Dutch_12078 wrote:

Why not just replace it with a new one as long as you're already in there? For the $15 or so they sell for, I wouldn't waste my time on the old one. Save it for a spare...


Bingo. You are wasting a lot of your time on a 16 year furnace testing a Limit switch that usually fails after years of service. Just install a new one. To get it to trip, block off the hot air ductwork holes. It should take less than 10 minutes for the Heat Chamber to reach over 200 degrees. Doug

JBarca

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Posted: 02/27/21 09:59pm Link  |  Quote  |  Print  |  Notify Moderator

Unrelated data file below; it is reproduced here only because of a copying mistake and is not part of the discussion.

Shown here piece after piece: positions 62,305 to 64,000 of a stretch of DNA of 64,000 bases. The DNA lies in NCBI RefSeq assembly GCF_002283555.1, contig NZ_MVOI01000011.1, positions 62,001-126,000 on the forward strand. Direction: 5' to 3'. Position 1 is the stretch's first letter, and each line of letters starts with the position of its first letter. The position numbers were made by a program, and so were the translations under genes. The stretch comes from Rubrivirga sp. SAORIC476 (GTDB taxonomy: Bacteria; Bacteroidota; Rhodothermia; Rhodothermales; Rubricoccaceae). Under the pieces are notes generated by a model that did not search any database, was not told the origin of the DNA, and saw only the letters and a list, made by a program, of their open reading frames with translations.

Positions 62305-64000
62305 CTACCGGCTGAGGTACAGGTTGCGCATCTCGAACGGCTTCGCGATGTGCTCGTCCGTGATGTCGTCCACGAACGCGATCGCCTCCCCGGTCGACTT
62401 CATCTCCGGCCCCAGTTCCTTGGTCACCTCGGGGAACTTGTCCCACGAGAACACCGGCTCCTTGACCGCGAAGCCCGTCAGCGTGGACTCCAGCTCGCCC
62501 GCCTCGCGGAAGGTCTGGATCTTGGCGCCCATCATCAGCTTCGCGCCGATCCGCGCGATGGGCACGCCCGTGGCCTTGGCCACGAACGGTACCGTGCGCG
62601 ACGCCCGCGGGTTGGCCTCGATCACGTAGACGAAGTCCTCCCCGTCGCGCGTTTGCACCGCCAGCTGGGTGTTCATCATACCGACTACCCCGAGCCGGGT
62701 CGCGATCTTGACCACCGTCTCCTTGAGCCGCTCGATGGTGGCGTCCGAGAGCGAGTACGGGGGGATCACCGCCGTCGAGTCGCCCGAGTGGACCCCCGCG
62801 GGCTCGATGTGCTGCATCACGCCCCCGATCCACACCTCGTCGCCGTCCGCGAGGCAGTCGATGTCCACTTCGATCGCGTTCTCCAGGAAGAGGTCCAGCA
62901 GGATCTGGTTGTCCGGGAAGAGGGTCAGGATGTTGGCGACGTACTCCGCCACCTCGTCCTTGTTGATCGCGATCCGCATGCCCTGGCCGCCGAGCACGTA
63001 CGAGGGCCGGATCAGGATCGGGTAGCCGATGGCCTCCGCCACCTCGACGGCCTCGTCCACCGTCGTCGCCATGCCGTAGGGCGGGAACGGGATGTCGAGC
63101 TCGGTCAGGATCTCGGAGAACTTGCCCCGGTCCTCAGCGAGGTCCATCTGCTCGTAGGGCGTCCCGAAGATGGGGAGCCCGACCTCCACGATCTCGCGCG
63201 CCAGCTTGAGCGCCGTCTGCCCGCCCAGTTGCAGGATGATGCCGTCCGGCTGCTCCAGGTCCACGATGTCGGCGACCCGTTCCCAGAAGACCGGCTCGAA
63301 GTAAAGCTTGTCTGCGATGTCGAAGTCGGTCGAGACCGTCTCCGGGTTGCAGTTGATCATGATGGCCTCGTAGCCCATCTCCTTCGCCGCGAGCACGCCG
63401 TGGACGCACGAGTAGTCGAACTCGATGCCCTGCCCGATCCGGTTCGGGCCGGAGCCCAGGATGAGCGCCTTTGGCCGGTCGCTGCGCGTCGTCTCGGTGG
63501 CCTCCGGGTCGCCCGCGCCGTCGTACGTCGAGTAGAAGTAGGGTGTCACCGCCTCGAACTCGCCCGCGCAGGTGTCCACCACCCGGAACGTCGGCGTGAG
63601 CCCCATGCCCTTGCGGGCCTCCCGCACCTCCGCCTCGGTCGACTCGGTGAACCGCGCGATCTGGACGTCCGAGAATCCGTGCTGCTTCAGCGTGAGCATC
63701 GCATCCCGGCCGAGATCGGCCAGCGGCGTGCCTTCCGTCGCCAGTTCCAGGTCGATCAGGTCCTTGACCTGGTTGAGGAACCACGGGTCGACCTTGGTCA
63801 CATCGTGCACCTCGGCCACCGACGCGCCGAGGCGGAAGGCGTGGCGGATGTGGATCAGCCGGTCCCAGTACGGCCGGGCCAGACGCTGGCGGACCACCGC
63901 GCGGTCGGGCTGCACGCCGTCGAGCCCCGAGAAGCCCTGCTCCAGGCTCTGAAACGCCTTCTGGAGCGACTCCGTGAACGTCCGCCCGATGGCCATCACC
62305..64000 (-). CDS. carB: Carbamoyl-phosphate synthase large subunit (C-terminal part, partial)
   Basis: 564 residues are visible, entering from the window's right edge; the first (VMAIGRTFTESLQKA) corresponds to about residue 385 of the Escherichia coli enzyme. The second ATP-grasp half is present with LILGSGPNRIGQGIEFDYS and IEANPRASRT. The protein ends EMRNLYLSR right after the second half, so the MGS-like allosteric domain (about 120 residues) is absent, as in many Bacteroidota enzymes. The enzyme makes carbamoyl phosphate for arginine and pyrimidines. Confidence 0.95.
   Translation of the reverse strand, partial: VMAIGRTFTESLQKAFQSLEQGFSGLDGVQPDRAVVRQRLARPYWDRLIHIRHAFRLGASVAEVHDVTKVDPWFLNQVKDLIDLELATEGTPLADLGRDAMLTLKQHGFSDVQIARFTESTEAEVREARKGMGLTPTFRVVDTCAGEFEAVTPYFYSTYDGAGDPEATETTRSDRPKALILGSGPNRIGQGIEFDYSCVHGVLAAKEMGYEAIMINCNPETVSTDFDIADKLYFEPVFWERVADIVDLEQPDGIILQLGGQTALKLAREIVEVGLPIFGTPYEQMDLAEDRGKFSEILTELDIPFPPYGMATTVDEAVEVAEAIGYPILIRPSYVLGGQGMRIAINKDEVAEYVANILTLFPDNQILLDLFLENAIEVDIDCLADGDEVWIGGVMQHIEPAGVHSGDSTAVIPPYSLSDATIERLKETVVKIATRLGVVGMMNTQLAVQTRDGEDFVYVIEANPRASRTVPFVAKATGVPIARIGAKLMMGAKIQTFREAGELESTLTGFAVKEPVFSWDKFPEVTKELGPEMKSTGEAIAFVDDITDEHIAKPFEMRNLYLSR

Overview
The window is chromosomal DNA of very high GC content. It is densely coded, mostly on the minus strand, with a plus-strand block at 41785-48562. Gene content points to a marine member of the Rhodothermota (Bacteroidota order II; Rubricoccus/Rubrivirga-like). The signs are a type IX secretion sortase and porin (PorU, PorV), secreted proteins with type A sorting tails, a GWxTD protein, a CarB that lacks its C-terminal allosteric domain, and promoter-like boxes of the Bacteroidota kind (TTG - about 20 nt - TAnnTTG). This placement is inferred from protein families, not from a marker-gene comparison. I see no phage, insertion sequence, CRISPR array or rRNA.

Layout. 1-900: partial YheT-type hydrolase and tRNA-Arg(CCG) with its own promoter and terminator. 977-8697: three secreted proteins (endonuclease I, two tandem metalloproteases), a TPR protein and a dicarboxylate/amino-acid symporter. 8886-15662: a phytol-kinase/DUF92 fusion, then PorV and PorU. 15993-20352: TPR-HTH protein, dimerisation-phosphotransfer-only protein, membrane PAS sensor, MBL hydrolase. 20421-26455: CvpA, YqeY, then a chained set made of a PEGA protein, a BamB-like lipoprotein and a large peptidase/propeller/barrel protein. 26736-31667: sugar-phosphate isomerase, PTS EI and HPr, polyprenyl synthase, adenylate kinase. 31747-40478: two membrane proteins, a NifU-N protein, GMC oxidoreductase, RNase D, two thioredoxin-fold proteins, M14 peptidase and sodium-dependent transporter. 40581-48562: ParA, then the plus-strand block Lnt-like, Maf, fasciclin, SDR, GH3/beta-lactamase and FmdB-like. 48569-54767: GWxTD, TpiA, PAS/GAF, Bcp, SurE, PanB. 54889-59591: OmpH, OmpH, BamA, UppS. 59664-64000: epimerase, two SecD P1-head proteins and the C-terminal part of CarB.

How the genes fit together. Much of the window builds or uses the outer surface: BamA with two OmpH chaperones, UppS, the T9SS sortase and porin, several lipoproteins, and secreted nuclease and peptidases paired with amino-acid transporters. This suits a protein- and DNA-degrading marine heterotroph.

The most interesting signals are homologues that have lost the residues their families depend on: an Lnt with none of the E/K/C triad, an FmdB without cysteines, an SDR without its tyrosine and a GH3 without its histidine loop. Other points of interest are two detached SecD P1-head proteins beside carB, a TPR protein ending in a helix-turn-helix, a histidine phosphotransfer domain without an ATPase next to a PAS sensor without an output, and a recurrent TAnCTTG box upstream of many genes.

Thank you all for responding.

I agree, if you take the blower apart enough to get to the high temp. switch, then replace it. I do have a spare high limit switch, and I am in the process of replacing it. As FYI, cost for a Dometic PN 37022, the current day replacement, was $21.04 with tax and shipping. The prices are all over the map, just make sure it is an OEM supplied one.

From Doug's comments, it appears he has seen these switches fail before as they get older. Not sure if they fail open, stay stuck closed, how many years it takes, or run hours of the furnace to get to that point. It would be good to know.

On taking the time to test the furnace, if this was a charged job, time is money and the time spent with extra testing is hard to absorb or pass on to a customer. In my case, time is something under my control and cost is secondary, there is no waste. The knowledge learned from the testing, was worth it for me. I'm retired and restore water infected campers. I now know more now then I did before, and I know better for the next time.